Wish For All Of You
George Carlin gave a talk much
about words in his comedy acts.
There is much fact to his opinion
that what we come to a decision is
a bad or good word is typically
arbitrary and will not make any
sense. Men and women can
usually choose words that hurt,
but what about words that induce
or are made to help to make an
individual wrong bad or not good
Knowing these words and transforming them, may
help your social connections be more caring.
Additionally, since we all speak to ourselves,
sometimes called, "self talk" or affirmations, what you
say to yourself really matters too.
Provoking words are usually judgmental
words that are established to try and get
yourself or some other person, feel wrong,
bad or not sufficient, intentionally or not.
Here are a few examples:
Think back to all of the times it is possible to remember
another person suggesting that you "should" make a move.
We all hear this day by day from associates, colleagues,
parents, partners, or significant others. Could you
remember just once that the word made you feel fine?
Examples: "You should be a greater person." "I should hang
out with my kids." "I should exercise more." "You should
drive a little bit slower honey."
Can you feel the feeling that this word produces in
you? Notice that it does not feel great. When
conversing with ourselves or others you could feel
much better by replacing the phrase could or would for
the word should or if you may even rebuild the concept
altogether to be nonjudgmental. Should is a judgment
word that produces anyone wrong and doesn't feel
great no matter how you use it.
When we use the word why we regularly are positioning
ourselves or yet another person in a defensive situation. It is
hinting you'll want to defend yourself. Should it feel great to
defend yourself? Does it feel good when you make some other
person defend themselves? We are able to ask questions that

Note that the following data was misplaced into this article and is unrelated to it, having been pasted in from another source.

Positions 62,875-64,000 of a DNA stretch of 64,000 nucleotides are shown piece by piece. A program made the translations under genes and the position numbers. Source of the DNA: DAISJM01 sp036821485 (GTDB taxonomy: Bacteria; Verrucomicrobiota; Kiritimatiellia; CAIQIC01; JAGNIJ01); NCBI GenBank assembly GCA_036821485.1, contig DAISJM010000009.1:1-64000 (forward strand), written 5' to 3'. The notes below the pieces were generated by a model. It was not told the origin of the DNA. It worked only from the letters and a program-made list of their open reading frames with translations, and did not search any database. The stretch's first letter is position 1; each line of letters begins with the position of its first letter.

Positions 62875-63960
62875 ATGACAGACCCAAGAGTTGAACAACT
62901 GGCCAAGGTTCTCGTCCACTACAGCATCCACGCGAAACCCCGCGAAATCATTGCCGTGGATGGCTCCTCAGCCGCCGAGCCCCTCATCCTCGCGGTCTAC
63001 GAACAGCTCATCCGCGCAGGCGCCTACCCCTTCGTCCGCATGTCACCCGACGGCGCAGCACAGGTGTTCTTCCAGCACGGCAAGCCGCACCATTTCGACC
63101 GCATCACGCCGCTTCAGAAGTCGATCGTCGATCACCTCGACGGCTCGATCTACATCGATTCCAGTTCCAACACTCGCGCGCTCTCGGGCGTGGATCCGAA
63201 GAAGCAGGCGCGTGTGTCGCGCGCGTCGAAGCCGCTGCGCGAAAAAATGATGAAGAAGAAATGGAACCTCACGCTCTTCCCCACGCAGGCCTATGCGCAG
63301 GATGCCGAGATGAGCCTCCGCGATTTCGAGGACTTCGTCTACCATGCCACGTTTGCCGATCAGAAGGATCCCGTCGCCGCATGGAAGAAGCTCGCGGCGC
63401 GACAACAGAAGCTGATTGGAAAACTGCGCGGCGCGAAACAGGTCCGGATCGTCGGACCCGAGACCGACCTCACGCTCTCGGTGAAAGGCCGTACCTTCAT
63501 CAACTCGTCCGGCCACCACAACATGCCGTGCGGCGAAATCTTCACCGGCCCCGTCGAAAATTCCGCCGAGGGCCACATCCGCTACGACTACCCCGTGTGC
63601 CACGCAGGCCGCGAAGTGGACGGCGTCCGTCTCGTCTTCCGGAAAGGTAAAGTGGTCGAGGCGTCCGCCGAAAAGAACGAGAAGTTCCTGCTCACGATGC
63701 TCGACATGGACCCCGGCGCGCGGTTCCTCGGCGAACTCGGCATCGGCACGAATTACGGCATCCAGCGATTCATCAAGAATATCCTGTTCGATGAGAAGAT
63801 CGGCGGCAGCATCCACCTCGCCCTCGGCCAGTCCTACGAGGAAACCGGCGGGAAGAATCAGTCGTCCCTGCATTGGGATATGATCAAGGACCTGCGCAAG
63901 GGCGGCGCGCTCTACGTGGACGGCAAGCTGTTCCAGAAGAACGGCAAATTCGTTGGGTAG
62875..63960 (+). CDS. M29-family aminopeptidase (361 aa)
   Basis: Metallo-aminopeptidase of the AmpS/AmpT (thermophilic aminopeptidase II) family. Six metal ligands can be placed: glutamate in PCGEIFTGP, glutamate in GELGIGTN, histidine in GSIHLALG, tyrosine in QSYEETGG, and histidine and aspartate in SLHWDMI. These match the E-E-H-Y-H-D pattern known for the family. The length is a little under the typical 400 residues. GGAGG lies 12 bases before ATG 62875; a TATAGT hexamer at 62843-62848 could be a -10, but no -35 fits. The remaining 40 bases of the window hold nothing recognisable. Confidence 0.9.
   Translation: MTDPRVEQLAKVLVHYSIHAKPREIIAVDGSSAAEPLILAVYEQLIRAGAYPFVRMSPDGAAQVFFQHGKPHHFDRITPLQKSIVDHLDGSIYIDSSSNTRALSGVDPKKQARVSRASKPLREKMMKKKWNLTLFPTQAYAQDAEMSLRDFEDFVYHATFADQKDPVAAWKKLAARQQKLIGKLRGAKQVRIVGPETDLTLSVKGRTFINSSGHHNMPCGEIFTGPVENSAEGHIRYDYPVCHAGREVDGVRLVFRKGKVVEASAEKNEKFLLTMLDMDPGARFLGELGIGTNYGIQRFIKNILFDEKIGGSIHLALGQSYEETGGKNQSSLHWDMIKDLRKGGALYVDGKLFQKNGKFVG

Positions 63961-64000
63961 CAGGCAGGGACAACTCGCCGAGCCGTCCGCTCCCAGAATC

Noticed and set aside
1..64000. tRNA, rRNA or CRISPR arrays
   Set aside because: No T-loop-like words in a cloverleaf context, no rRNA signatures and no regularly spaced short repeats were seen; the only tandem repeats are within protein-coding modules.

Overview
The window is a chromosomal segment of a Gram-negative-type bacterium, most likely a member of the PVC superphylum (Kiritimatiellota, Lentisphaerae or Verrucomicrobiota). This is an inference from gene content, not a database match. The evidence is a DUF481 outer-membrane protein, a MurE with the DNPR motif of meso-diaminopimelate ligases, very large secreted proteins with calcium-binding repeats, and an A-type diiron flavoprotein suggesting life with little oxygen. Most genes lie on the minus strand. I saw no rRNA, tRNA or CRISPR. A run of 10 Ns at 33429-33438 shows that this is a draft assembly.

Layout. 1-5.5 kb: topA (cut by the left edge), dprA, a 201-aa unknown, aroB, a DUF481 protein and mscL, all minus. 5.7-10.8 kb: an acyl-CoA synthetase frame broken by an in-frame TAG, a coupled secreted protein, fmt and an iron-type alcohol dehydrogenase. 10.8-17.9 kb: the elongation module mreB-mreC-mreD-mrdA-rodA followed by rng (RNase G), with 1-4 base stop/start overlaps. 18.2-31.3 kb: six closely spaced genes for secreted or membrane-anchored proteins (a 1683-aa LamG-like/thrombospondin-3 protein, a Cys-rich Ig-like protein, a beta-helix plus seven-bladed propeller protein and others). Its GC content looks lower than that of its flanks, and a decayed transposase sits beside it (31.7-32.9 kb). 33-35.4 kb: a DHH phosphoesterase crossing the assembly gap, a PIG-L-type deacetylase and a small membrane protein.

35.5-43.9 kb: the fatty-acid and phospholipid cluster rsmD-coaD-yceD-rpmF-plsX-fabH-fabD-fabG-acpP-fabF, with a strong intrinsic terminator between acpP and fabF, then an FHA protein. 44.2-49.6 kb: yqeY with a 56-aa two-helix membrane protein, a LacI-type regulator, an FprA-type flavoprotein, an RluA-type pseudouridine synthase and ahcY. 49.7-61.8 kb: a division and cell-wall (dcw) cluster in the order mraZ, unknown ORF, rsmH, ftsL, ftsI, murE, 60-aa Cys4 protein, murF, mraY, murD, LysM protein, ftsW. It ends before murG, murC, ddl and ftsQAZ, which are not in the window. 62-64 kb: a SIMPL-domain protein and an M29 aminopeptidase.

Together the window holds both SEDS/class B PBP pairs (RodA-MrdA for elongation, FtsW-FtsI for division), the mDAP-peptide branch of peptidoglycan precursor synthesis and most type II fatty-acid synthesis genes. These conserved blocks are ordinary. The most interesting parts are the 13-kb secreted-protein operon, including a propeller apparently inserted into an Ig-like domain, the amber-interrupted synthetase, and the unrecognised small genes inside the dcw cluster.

don't provoke feeling of defense. Examples: "Why did you do
that?" "Why did you hurt me?" "Why can't you see what your
doing?" How about, "I would like to fully understand you better."
"What I hear you saying." "I feel there might be a uncertainty."
How do those statements have you feeling?
Usually once we use the word you we are defining a person, or
pointing a person. Examples: "You are a bad...", "When are you
going to...","You think you're so smart..." Use the word I or We
as much as feasible. This normally places the obligation back on
yourselves or produces mutual responsibleness and will retain
men and women not on the defensive which is a place you don't
want to be in a relationship.
Rather than Always or Never try using Sometimes.
"You always do that to me!" vs. "Sometimes that bothers me."
Frequently while we are actually talking to a person and telling
them they always or never take action we are using an absolute
that is not true but meant to make the other individual wrong,
shut them down, leave competition or defensiveness. It's unlikely
that any of these form trust and intimacy in a relationship with
someone else or with yourself.
Fault is a word that produces a feeling that for most, does not
feel good. Duty is usually a better way of indicating someone's
choice then using Fault. Fault ensures that you have the
authority to make anyone wrong. If you hear the word Fault,
doesn't that feel horrible? "It was your fault that you left the
windows open, now everything is wet!" Vs. "It was your
accountability to shut the car windows."